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How to help an Australian family in the face of homelessness

It is the most desperate part of the job, but the staff at the house in northern New South Wales, the Anne Frank House, are determined to help their elderly neighbour stay in her home and to provide for their two teenage children.

“We can’t let them down,” says Ms Frank, an Australian and a former housekeeper who lives in the small, modest house.

“I know they are in need and I know I can help.”

A small house in Sydney.

Image: The Anne Frank Foundation Ms Frank has a long history with the house.

She worked there for eight years as a housekeeper, but left in 1993 to move to Sydney and start a career in law.

After her retirement, she found work in a family law firm.

“At the time, there was a lot of work for young women.

It wasn’t the traditional workplace,” she says.

“But then I came back to work and I got a bit bored with it.”

She returned to the Anne Franks after being told they were on the verge of closing and had not seen a single person for almost two decades.

She knew she needed help, so she started volunteering.

“It was a bit of a dream come true,” she recalls.

“And it just so happened that when I got back, the government gave me a grant to help fund my rent.”

Ms Frank says she has never been more grateful.

“When I got out, I had a house and a place to live and I had three children and I was making money,” she laughs.

The family home.

Image in a map: The Ann Frank House.

“In the first year, it was $200 a week.

That was enough to live on for two years.”

“The government said it was a waste of money and they said that I would have to leave my job. “

“That was a very, very hard decision for me.” “

Ms Franks says the house has not been habitable since 2009. “

That was a very, very hard decision for me.”

Ms Franks says the house has not been habitable since 2009.

“They said, ‘You will just have to live in this tiny little home.'”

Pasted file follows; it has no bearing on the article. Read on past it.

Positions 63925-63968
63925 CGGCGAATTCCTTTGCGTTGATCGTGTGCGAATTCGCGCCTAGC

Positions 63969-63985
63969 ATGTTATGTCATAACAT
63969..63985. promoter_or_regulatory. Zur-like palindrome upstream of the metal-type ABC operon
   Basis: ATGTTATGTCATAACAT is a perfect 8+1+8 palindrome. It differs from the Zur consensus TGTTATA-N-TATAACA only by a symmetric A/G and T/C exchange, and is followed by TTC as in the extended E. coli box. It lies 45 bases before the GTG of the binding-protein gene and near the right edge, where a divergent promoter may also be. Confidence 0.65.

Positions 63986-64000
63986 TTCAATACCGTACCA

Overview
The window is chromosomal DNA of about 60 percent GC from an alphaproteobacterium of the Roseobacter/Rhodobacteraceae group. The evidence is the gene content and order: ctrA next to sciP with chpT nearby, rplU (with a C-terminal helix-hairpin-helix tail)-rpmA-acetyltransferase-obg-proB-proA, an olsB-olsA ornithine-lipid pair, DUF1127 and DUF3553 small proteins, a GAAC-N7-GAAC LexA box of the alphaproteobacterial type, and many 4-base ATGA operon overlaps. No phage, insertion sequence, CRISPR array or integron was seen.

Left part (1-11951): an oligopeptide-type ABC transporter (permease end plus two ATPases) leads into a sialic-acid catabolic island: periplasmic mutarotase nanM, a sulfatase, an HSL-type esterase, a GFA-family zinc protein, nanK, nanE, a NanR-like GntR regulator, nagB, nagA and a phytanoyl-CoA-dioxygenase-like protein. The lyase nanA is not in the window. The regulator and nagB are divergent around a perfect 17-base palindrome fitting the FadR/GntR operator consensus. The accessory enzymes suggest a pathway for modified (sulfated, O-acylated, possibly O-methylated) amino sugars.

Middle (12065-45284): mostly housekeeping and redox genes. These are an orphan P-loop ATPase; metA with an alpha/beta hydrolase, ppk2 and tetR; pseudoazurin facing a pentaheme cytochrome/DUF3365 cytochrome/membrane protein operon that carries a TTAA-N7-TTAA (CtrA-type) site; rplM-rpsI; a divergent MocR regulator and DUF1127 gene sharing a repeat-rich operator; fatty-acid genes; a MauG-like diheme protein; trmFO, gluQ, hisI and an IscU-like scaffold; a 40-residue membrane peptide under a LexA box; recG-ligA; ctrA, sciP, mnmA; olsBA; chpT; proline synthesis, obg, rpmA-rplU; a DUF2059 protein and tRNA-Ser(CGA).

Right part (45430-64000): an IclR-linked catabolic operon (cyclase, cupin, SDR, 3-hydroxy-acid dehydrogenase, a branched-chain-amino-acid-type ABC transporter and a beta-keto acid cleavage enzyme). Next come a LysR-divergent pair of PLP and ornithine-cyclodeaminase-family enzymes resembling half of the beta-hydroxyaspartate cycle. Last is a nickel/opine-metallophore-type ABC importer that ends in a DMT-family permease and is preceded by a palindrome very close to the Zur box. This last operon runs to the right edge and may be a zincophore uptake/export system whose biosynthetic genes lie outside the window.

She says it is hard to leave.

“If you can’t afford a place, you can just stay and wait.”

‘Truly traumatising’ Ms Frank’s family has been trying to make ends meet for the past 18 months, including buying food from a local supermarket.

“My daughter is not very good at shopping.

So we have to make do,” she admits.

“So I’ve taken out loans to make it pay, but I still can’t take care of my kids.”

She also says she is being told by the Australian Federal Police (AFP) not to return.

“For me, it’s really traumatising,” she said.

“This is not the home of my children, so I just want to go back there.”

Ms Franklin says she wants the AFP to be accountable for the damage caused by the government.

“As a mother of two young children, I am trying to be the advocate for them,” she told ABC Radio National.

“Because they’ve been through such a horrific situation, it really hurts to think that there are people in government who can’t even understand what is going on.”

The Anne Franks have put up a $20,000 (AU$25,000) bond, but it has yet to be repaid.

“With the bond, we’re putting it in their name, so that they can be supported and help us to get back on our feet,” she explained.

Ms Frank said she would be unable to repay her debt once the property is sold.

“All of our money is in a trust fund.

I have no plans to do anything until I can actually pay off the bond.”

Ms Hamilton says the Anne’s property is worth more than $US1 million.

“To the government, we are just a group of people.

We are not a group who is trying to take anything away from them,” Ms Hamilton said.

She hopes the money she received will go towards repairing the house and to help the family through this difficult time.

“Maybe we can help the next family to get through this,” she concluded.